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Permanent refuge for some Ukrainians who fled to Canada could be politically fraught

Analyst: permanent residency could signal a lack of optimism about Ukraine in the war
Ukrainian nationals fleeing the ongoing war in Ukraine arrive at Trudeau Airport in Montreal, Sunday, May 29, 2022. Stakeholders and experts say it may be time to offer more permanent status to Ukrainians who fled to Canada from the Russian invasion, but Canada will need to consult carefully with the Ukrainian government first. THE CANADIAN PRESS/Graham Hughes

As Russian tanks rolled into Ukraine from the north and south of the country last year and rockets rained down across the county, hundreds of thousands of people made for the borders to escape.

Many had just hours of notice and left with a handful of belongings as they boarded crowded trains or joined massive convoys of citizens headed for safety.

Few likely expected to be away from their homes for more than a year, but some are now considering the prospect of putting down roots elsewhere.

A long-awaited program to grant permanent residency to Ukrainians with familial ties will be realized soon, Immigration Minister Sean Fraser said Monday, but a similar program for other Ukrainians is unlikely to be available for another year or more.

Ottawa will need to co-ordinate with the Ukrainian government if it plans to offer Ukrainians a permanent place in this country, McGill Institute for the Study of Canada director Daniel Béland said.

Offering permanent residency could signal a lack of optimism about Ukraine’s ability to beat the Russian military out of its sovereign borders.

“I think this is something that certainly should involve a discussion with Ukrainian government,” Béland said. “At the same time, we don’t know how long this conflict will be. It’s unlikely to end any time soon.”

Ukrainian President Volodymyr Zelenskyy has spoken many times about the importance of Ukrainians returning home after the war to help rebuild the economy.

More than 8.2 million Ukrainians have left their home country since the start of the Russian invasion in February 2022.

Canada took the unusual step last year of offering temporary refuge to an unlimited number of Ukrainians fleeing the war. Though they are not afforded the same status or supports as permanent refugees, they are allowed to work and study in Canada for up to three years, and can apply to extend their temporary stay.

The government also promised a family reunification program for Ukrainians that would offer those with familial ties to Canada permanent residency status, but that has yet to be realized.

Canada has received more than a million applications for the temporary emergency visa. Of those, 747,647 were approved as of May 30, and roughly 230,665 people have actually made the journey to Canada.

“We want to, generally, encourage the eight to 11 million people that fled to go back and rebuild,” said Ihor Michalchyshyn, CEO of the Ukrainian Canadian Congress.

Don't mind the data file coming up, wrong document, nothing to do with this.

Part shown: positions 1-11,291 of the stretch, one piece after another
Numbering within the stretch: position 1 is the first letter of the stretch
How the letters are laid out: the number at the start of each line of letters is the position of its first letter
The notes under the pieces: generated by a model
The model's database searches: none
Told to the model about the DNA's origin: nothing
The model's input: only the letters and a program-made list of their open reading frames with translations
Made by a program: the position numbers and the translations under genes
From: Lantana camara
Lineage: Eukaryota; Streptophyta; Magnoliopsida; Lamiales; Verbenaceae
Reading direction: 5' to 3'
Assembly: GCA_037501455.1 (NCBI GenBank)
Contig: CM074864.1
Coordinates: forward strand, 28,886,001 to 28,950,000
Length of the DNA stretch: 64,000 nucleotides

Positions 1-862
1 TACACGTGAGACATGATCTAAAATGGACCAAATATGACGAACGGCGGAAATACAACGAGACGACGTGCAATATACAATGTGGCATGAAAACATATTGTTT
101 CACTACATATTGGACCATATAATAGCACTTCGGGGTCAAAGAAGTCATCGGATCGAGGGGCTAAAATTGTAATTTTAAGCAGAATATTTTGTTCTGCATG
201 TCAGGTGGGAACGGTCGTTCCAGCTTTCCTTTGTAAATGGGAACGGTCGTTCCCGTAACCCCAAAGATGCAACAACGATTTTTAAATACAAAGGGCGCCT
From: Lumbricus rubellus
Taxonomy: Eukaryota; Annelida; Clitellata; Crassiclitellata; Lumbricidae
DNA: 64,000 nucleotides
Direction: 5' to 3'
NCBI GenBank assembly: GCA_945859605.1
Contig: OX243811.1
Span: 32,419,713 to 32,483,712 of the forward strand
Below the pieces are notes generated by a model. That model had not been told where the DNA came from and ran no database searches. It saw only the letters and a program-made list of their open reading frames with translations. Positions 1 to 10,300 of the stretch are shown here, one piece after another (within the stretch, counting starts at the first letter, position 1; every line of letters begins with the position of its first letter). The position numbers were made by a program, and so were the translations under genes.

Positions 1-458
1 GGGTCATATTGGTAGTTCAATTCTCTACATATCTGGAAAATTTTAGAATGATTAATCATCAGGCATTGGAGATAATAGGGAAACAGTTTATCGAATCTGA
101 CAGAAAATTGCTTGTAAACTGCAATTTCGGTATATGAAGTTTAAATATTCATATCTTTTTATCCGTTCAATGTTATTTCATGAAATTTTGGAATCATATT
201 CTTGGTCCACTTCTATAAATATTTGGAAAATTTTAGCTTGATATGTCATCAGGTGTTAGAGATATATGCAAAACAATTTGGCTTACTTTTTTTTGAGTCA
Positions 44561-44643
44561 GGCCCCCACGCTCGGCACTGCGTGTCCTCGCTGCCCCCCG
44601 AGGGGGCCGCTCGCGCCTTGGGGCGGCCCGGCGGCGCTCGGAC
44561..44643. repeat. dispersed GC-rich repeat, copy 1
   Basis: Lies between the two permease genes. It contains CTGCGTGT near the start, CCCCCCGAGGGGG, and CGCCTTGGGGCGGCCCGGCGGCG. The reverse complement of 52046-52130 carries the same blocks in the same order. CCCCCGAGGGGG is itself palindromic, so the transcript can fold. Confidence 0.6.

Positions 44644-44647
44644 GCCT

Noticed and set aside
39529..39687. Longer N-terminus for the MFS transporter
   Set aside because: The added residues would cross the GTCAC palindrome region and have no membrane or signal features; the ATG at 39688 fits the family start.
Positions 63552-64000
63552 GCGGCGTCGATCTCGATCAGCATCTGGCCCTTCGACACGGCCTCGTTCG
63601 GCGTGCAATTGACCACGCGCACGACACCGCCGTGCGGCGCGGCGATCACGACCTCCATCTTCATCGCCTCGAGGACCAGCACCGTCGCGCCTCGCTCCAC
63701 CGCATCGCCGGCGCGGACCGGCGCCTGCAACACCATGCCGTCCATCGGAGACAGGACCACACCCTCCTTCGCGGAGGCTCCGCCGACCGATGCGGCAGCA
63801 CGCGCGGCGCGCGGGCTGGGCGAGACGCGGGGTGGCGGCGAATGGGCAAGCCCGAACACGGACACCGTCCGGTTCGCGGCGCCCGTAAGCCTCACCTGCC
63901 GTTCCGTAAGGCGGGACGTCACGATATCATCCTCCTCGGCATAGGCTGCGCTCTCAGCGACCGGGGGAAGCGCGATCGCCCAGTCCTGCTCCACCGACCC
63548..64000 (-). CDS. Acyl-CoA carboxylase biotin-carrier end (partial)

It’s not clear how many people who have come to Canada would prefer to stay, versus returning to Ukraine when it is safe.

There is a “push and pull” in Canada’s immigration policy, Michalchyshyn said, between recognizing that some desire to put down roots while maintaining hope for Ukraine’s long-term future.

His organization has advocated for the family reunification program, but hasn’t taken a position on permanent residency for Ukrainian refugees writ large.

“We’ve been hearing from the Ukrainian community in Canada that family reunification for people who are here now with their families is going to be a priority, so they can remain connected to their families,” Immigration Minister Sean Fraser said Monday.

Those who don’t have family ties to Canada can still apply for permanent residency through traditional immigration streams, Fraser said.

The government doesn’t have a good grasp yet of how many of those people want to stay in Canada.

“Over the next year or two I will be able to better assess whether the existing programs service those needs or whether we need to do further thinking,” he said.

The longer the war goes on, the more pressure Canada will be under to provide a permanent home for Ukrainians who fled, Béland said.

“It will provide more certainty, obviously, to these people so I think it’s the right thing to do, considering the fact that there is no end in sight for this war,” he said.

Prime Minister Justin Trudeau made a surprise visit to the Ukrainian capital city of Kyiv this weekend, where he pronounced that “Canada will continue to stand with Ukraine with whatever it takes, as long as it takes.”

“You’re fighting for your country and for values like democracy, freedom, respect and dignity. And in fighting for Ukraine, you’re also fighting for the future of us all,” Trudeau told Zelenskyy in a press conference Saturday.

—Laura Osman, The Canadian Press

READ ALSO: Ukraine’s fight for ‘the future of us all,’ Trudeau says on surprise trip to Kyiv

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